Many Land for Wildlife landholders would have had the experience of people dumping rubbish (particularly invasive garden waste) onto their property. And these landholders would have thought, “I wish I could catch those vandals.” Well, this story should gladden your hearts.

Since we bought our property some twenty years ago, we have been subject to suburban dumpsters. The practice of dumping engines, water tanks, axles, batteries, carpets etc. has been going on for many decades. It seems that people have the ‘out of sight, out of mind’ thought process. What better place to dump rubbish than down a steep slope on somebody else’s property?

The worst dumped matter, however, is suburban, invasive, feral garden waste. It has the propensity to rapidly swamp an area – especially on our steep slopes that border Kondalilla National Park. We have spent months hand grubbing over an acre of thick Fishbone Fern on extremely steep slopes. There is no regeneration when there are masses of thick clumps of Fishbone Fern! Digging out the clumps was like an archaeological dig – you never knew what item you would unearth.

We could never seem to catch anyone dumping their garden waste. The product was there but no evidence as to who the culprit was. Until recently…

Returning to our property one Saturday morning we noticed a large ute backed onto a steep slope on the border of our property. The ute was jampacked with garden waste.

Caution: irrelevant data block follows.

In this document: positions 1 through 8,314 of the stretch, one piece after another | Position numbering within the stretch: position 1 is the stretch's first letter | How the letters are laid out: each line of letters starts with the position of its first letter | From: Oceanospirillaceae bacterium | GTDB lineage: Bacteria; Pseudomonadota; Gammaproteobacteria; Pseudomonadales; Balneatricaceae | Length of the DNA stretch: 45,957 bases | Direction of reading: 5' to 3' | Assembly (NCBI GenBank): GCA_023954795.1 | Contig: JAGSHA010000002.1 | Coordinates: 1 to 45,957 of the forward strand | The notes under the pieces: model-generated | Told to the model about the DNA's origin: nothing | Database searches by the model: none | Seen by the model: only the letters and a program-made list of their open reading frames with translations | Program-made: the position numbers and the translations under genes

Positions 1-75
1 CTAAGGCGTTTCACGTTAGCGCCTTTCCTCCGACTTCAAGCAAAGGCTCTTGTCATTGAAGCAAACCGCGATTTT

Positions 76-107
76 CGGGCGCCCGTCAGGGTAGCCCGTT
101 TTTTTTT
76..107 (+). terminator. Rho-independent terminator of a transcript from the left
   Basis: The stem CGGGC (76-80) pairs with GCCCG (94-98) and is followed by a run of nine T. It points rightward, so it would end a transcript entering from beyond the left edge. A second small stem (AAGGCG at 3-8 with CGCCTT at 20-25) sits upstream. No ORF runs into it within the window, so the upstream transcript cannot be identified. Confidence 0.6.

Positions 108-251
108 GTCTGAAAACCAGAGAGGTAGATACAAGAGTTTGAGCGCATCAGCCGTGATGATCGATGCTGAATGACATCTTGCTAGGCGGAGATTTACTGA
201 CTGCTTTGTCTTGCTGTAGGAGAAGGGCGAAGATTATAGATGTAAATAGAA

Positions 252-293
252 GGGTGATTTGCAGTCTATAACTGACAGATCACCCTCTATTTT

We stopped and asked, “What do you think you are doing?”

The reply was, “I am just dumping all my garden sh*t.”

“Don’t you know this is private property? We have spent months of hard work to get rid of feral plants that have been dumped and now you are dumping more!”

“Sorry, I didn’t know it was private land” they said (as if dumping waste on council or public land was ok).

They proceeded to put back the dumped waste into their ute and we left, but not before taking note of the details of the vehicle.

Illegal dumping onto Land for Wildlife properties can be a real problem. Waste can include toxic and dangerous materials such as metal tanks and old chemical drums.
Illegal dumping onto Land for Wildlife properties can be a real problem. Waste can include toxic and dangerous materials such as metal tanks and old chemical drums.

Two hours later we drove back along the road. Bugger! The supposedly contrite perpetrator had waited until we had left and then proceeded to dump the total load!

Beware of mild-mannered oldies who have been lied to by a person who couldn’t care less about the environment, other people’s property or public spaces! We changed into our detective’s apparel and went on the hunt. Sure enough, we found the offending vehicle parked in a driveway. Evidence was all around that a spring clean of the garden was taking place with piles of pruned branches, succulents, ferns etc. all ready to be packed into the ute to be dumped. They tried to deny that they had dumped the rubbish despite being the same vehicle and same person!

On the Monday, I rang Sunshine Coast Council to report the incident. An officer came out and inspected the dump site and listened to our story. Thankfully they understood the environmental impacts of dumped garden waste on private or public land, and they have taken the matter up with the illegal dumper. The words of the officer and the realisation that council takes the dumping of invasive garden waste seriously made us feel that justice had prevailed and that others do care.

Article and photos by Ian Webster
Land for Wildlife member
Flaxton, Sunshine Coast

Editorial Note: If illegal dumping of waste is occurring on your property, please report it to your local council. For your own safety, we do not recommend approaching any person or vehicle that is engaged in illegal dumping.

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